Paper Monitor: Man who once controlled ball-kicking men

David Beckham
Image caption For a short period in 2003, these were the world's most famous butterfly stitches

A man, who used to control a group of other men and direct them as to the best way to kick a ball, is the biggest story in the world right now.

Yes, it's Sir Alex Ferguson's autobiography. Or "Fergie's bombshell verdict on Beckham", as the Sun puts it.

The retired Manchester United boss has torn into David Beckham in his new autobiography. "He thought he was bigger than me. It was his death knell," the Sun recounts.

Meanwhile, the Daily Telegraph notes that Ferguson "has disclosed how Beckham's obsession with hairstyles drove him to 'despair'".

This goes back to an "incident in 2000 when the then Manchester United midfielder refused to take off a beanie hat during training and even in a restaurant for a team dinner," writes the Telegraph.

"Ferguson reveals he threatened to leave Beckham out of the team when he insisted on keeping the beanie on. When he took it off, revealing a shaved head, he told Ferguson that he intended to take it off just before kick-off."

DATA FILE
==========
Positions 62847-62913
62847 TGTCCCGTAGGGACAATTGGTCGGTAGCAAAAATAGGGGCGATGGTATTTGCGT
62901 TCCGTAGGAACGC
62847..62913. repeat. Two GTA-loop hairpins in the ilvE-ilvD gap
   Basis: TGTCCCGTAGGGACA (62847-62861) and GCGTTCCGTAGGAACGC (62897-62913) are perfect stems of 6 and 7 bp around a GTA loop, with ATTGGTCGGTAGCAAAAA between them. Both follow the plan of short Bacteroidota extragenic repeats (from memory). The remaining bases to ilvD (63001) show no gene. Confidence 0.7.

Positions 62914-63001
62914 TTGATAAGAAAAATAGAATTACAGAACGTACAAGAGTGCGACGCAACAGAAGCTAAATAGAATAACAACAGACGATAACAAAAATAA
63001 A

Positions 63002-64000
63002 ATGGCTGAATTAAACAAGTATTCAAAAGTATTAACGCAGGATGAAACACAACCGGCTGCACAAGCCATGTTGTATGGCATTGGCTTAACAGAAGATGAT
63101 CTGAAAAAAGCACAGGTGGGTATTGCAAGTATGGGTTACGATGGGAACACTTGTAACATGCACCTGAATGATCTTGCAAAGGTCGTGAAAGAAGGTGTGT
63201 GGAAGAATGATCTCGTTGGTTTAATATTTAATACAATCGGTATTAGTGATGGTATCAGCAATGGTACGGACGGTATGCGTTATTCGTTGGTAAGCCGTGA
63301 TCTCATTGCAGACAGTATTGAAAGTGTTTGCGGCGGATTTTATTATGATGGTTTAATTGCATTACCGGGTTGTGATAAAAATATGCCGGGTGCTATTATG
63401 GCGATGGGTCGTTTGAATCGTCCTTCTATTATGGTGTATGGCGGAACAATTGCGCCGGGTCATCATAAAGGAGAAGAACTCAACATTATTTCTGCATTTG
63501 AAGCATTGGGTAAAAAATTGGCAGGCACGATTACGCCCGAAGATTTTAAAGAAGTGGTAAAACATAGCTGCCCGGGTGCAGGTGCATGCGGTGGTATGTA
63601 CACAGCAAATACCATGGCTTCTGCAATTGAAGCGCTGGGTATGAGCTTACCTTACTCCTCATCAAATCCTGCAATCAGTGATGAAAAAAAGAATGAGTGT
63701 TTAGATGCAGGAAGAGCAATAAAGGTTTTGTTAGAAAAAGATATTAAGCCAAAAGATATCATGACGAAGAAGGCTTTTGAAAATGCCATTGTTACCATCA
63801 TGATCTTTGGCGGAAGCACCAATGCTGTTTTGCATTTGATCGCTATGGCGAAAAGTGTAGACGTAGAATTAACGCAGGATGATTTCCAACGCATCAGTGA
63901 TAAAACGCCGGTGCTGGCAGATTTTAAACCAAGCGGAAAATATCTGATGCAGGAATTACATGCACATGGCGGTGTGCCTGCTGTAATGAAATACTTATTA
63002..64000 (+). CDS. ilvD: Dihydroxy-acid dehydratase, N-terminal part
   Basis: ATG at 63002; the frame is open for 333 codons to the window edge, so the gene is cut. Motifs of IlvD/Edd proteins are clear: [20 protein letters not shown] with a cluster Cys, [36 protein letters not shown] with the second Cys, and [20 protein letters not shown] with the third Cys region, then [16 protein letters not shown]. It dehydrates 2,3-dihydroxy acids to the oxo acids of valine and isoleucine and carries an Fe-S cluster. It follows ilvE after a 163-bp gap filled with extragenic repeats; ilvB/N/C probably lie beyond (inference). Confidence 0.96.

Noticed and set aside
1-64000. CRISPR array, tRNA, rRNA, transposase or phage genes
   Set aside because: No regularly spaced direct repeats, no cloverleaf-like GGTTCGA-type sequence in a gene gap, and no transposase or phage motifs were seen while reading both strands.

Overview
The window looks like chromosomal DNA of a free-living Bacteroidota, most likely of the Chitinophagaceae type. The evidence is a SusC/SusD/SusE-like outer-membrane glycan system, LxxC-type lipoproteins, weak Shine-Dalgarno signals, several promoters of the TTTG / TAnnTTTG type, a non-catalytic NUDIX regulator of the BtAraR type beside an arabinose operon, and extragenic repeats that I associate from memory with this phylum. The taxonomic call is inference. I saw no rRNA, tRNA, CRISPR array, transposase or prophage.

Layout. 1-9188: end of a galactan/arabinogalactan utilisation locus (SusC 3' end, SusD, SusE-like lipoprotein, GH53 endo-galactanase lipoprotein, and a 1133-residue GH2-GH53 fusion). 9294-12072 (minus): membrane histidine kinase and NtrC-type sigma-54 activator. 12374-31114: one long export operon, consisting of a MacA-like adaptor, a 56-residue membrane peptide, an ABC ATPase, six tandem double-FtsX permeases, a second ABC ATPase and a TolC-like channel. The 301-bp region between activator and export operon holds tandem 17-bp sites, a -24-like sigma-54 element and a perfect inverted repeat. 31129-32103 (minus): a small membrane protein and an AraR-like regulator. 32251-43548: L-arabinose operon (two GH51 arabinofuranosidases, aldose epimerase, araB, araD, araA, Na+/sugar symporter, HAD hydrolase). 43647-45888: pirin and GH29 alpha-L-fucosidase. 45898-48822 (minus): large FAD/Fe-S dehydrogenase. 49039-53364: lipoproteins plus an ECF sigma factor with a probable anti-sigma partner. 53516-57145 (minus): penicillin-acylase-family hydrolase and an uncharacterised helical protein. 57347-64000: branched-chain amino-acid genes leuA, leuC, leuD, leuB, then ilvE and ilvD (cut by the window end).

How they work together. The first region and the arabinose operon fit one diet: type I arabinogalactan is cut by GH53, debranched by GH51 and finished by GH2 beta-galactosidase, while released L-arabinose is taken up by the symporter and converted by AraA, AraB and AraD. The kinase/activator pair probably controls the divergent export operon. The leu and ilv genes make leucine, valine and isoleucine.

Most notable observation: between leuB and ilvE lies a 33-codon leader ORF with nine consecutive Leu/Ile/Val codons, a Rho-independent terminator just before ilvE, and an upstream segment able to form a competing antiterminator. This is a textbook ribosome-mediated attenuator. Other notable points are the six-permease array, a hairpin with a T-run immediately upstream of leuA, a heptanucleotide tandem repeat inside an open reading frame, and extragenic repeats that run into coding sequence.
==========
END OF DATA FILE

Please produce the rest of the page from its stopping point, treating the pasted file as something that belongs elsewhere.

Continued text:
The Independent points out that Ferguson "accused David Beckham of blowing his chance of being a 'top-level footballer' by marrying his wife Victoria and, in his last few years at Manchester United, openly disobeying his manager".

The Daily Star and the Daily Mirror choose poignant headlines such as "Fergie: Posh ruined Beck's career" and "Beck's problem was falling in love with Victoria."

"Fergie grew exasperated at the player's concern over his public image, claiming: 'He has to control the publicity machine on Victoria's side. It has been interfering with his life and you can't have that," the Mirror says.

At the autobiography's launch yesterday in London, "Ferguson attempted to diffuse the situation by describing him as a 'marvellous boy and an icon to all children in the world'," says Steve Howard from the Sun.

"But the damage has already been done."

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